July 24, 2014

The Art of the Quilt Kit

By Donna di Natale

Donna di Natale

Donna di Natale

A quick visit to Lincoln, Nebraska, over the weekend to see family included a visit to the International Quilt Study Center & Museum. I’ve been there several times, and each time I marvel at the exhibitions and displays.

Native Nebraskans Ardis and Robert James founded the museum in 1997, when they donated nearly 1,000 quilts and an endowment to maintain the collection. The physical structure, built with private funds, opened in 2008, and the collection has grown to more than 4,000 quilts. IQSCM

 

sculpture

This is not your typical quilt museum. Yes, there are quilt exhibitions, but the main focus is on education and textile conservation. It is an academic program of the Textiles, Merchandising and Fashion Design department at the University of Nebraska-Lincoln. The master’s degree in textile history with a quilt studies emphasis is the only program of its kind in the world, according to the university. Research, studies and training are continuously taking place at the center. You can plan your visit to include a public lecture, workshop or a Quilt Identification Day.

Modern Marvels
I went to see one of the current exhibitions, “Modern Marvels: Quilts Made From Kits, 1915-1950.” Marin Hanson, the museum’s curator of exhibitions, and graduate student Deborah Rake curated the exhibit. They have done a fine job of explaining quilts from kits and selecting quilts representative of the various manufacturers and designers.

Before I go any further, let me apologize for the poor quality of the photos. No flash is allowed inside the museum, and the only camera I had with me was the one on my phone. These photos will give you some idea of the exhibit, but you really need to see it in person or view the quilts on the museum’s website. display 1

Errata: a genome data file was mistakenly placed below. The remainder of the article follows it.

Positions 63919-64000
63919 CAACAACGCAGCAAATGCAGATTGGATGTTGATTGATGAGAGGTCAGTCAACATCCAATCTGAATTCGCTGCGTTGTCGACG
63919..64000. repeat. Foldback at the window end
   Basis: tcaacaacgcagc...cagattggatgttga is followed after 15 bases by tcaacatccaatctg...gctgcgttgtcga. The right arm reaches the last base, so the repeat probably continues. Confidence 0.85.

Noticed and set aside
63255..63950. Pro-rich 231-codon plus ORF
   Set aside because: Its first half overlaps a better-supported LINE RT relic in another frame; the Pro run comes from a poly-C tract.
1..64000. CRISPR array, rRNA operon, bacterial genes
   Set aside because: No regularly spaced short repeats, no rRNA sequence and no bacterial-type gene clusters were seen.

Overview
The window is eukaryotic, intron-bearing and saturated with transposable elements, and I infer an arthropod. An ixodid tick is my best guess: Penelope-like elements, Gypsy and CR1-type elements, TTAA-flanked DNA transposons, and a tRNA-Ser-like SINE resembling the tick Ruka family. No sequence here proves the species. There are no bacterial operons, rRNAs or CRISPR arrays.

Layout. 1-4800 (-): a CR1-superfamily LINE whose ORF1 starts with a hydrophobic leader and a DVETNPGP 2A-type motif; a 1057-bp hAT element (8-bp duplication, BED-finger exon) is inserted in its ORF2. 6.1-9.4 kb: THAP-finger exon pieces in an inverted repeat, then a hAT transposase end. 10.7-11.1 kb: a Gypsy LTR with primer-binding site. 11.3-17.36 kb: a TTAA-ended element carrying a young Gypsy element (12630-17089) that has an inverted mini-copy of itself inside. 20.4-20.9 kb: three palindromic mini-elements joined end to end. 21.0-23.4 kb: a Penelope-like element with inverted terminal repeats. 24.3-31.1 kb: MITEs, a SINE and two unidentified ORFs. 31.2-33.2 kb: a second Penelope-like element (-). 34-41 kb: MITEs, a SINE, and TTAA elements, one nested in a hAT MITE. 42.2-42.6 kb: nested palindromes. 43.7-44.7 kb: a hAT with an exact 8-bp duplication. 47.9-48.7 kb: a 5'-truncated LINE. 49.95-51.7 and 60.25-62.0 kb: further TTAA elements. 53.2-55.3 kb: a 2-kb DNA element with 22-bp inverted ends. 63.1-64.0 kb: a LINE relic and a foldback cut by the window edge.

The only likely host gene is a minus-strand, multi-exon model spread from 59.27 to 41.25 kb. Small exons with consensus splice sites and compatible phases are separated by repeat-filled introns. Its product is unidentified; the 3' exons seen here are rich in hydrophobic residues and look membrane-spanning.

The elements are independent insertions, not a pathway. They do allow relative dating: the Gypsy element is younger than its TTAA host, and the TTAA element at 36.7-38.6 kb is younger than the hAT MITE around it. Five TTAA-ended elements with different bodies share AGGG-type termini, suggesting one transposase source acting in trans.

display 2

display 3

 

display 4

display 5
In the center of the exhibit, displays explain kit quilts from 1915 to 1950. From the early years, there were boxes and packets of squares and diamonds all cut and ready to be sewn into a quilt. Later, toward the ’50s, kits started moving away from precut shapes, instead containing fabric and instructions for cutting the fabric, much like quilt kits today.

May Tulips

Poppies

Pink Dogwood
The exhibit includes well-known quilts, such as Marie Webster’s May Tulips; Poppy; and Pink Dogwood.

Dresden 1

Royal Aster
Anne Orr is represented by her Dresden I kit quilt, taken from a crochet pattern she designed. The Royal Aster Quilt by Home Art Studio, a Hubert ver Mehren design, is front and center as you walk into the room.

Daisy Chain

Blue Baskets

Snow Flake
Also included are a Daisy Chain quilt designed by Mary McElwain and two kit quilts from Paragon Needlecraft Co. – a Blue Basket quilt and a Snowflake quilt. The Snowflake is one I hadn’t seen before. I would love to find an original kit for this beautiful quilt, with all its unique appliquéd shapes.

Trip Around the World

Broken Star

Floral Basket

Other quilts displayed from unknown designers are pieced quilts Trip Around the World, Double Wedding Ring (not shown) and Broken Star, and a lovely appliquéd quilt called Floral Basket.

If you have made a quilt from a kit – whether vintage or modern-day – the museum encourages you to share it on its Pinterest board.

I am a member of the museum and encourage others to become members. It is a marvelous place, and we as quilters are fortunate to have such a center. “Modern Marvels: Quilts Made From Kits, 1915-1950” continues through Feb. 28.

Donna di Natale is an author and editor for Kansas City Star Quilts. She writes every Wednesday.

 

July 22, 2014

Texas Quilt Shop Owner Q&A: Suzanne Weberand and Lori LaParche, Quilt Country

WarehouseOnWheels-page-0To celebrate the second week of our Warehouse on Wheels sale in Texas, we’re  talking with two sisters who own a shop in the Dallas-Fort Worth area.

Our special sale at seven quilt shops in the Houston, Austin and Dallas-Fort Worth areas — with books as much as 75 percent off! — continues through July 26.